Namibia, Sable Antelope Survived Decades of War

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    Namibia, Sable Antelope Survived Decades of War

    ANGOLA still has herds of the rare giant sable antelope (Hippotragus niger varianien), an animal many people assumed had been wiped out in the country's 27-year civil war.

    The Giant Sable Conservation Project, aimed at the protection of the Palanca Negra, as the antelope is called in Portuguese, has found herds of giant sables in two protected areas of Angola.

    The project leader, Angolan researcher Pedro Vaz Pinto, on Thursday made a presentation on the status of the Angolan giant sable in Windhoek.

    Vaz Pinto said the two protected areas in which the giant sable were found are the Cangandala National Park in the northern province of Malanje and in the Luando Reserve.

    He said in the Luando Nature Reserve the project has so far tracked about 30 animals while between 100 and 200 giant sable have been located in the Luando Nature Reserve.

    "They only exist in these two areas," said Vaz Pinto.

    He said the project had been a major success in terms of conservation efforts in Angola, where very little is happening this area.

    "But this is understandable because the country is still recovering from a long civil war," said Vaz Pinto.

    The project started in 2003 and uses remote cameras triggered by an infrared beam to search for the animals.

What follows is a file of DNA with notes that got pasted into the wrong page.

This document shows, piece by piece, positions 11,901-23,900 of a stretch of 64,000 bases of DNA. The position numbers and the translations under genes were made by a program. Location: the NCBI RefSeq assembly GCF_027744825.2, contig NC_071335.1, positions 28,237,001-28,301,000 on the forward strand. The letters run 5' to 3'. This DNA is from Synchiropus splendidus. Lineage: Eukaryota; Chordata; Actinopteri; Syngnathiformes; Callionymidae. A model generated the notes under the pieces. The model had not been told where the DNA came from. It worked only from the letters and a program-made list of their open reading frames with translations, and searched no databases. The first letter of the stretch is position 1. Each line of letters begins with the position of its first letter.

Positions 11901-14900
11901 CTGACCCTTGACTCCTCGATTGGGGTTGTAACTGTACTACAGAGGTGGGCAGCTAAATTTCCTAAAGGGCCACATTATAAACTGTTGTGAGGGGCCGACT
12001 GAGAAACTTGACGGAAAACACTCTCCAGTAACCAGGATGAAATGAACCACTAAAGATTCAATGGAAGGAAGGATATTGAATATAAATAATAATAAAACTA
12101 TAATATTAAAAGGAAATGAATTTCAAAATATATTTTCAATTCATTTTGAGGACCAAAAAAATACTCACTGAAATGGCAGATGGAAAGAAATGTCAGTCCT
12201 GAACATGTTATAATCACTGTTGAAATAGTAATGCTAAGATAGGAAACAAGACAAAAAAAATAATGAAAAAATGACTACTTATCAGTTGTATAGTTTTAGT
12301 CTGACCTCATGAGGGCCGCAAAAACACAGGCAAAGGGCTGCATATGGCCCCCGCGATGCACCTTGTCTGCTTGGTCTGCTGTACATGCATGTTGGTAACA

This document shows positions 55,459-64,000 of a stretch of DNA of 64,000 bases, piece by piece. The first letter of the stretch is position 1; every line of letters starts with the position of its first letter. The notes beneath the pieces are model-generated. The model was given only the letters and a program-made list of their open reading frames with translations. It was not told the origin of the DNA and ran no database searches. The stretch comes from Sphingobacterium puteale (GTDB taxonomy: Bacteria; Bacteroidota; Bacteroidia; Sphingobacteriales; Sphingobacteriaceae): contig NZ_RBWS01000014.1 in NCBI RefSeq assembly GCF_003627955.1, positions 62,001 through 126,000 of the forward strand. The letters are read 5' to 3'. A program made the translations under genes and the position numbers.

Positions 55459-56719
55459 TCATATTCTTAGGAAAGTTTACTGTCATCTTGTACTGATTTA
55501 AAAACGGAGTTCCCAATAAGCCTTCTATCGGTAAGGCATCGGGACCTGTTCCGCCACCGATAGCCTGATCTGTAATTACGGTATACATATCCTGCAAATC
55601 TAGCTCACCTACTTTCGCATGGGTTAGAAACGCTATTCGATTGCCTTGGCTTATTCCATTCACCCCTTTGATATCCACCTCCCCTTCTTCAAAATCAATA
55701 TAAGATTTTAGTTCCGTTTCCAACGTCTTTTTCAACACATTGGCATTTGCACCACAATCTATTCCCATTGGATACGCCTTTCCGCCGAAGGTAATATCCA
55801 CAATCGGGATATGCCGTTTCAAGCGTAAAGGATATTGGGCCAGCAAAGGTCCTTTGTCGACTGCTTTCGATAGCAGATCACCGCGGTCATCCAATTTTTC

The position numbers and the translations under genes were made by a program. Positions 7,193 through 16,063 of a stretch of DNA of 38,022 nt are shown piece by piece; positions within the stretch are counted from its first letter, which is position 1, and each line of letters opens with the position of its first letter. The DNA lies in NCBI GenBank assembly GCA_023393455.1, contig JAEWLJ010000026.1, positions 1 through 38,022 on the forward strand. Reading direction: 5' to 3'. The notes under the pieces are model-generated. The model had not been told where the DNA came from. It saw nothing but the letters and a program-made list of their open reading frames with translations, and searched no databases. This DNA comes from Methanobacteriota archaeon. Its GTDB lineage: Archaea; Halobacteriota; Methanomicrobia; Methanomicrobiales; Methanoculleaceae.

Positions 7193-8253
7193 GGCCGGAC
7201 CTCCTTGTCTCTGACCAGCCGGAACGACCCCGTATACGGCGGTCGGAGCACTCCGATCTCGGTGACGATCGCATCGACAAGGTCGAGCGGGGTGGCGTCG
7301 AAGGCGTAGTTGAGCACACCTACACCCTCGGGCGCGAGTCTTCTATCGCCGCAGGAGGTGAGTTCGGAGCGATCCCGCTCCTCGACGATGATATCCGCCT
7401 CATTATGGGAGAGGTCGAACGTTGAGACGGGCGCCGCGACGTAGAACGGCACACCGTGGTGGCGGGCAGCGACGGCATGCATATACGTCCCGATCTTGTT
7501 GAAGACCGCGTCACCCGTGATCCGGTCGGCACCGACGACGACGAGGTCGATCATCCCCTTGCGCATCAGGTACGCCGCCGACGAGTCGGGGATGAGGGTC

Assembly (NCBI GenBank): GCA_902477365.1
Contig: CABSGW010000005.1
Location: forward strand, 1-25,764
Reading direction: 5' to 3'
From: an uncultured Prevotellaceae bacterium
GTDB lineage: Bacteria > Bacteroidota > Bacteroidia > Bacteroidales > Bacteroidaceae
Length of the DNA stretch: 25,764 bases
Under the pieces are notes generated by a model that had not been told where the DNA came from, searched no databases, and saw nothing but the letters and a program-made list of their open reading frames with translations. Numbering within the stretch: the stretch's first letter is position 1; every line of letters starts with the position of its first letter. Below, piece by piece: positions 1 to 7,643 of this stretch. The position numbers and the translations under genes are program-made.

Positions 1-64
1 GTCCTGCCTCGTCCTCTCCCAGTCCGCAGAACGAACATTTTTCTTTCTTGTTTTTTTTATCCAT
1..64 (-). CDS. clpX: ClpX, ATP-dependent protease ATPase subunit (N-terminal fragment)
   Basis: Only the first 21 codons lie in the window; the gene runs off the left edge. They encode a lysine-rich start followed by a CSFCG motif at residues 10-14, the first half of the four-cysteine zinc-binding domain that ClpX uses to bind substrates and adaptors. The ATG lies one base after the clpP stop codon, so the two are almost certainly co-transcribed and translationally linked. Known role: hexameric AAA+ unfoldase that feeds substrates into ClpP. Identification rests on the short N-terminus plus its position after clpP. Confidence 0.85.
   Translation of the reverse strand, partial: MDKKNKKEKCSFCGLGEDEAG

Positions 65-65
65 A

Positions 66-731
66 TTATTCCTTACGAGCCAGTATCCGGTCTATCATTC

The majestic but notoriously skittish beast is regarded as Angola's national animal.

    The striking curved horns of the adult male, which can grow up to 165 cm long, appear on the logo of the country's national airline and the national football team.

    Many people assumed that 27 years of civil war had wiped out the species because there had been no confirmed sighting since 1982.

    Vaz Pinto believes that if the animals managed to survive such a long period of war, he was sure they could continue to thrive.

    Angolans across the country view the antelope as a mystical, almost sacred creature and this helped it to protect it from poachers, said Vaz Pinto.

    He warned, however, that rediscovering the Palanca Negra has also brought a host of new challenges, not least putting in place some form of protection for the animal, which could fall victim to agricultural encroachment, unscrupulous breeders or trophy hunters and poachers.

    Facts Distribution: Endemic to the central highlands of Angola Status: Critically endangered.

    Habitat: Light woodland, especially in a mix of bush and grassland, with water in the vicinity.

    Diet: Mostly grass, although they browse on leaves.
    Social behaviour: Mature males hold a territory, selecting the best grazing to attract females.

    Breeding: Single calf born at any time of the year, after nine months gestation.

    Source: the Namibian: Top Stories

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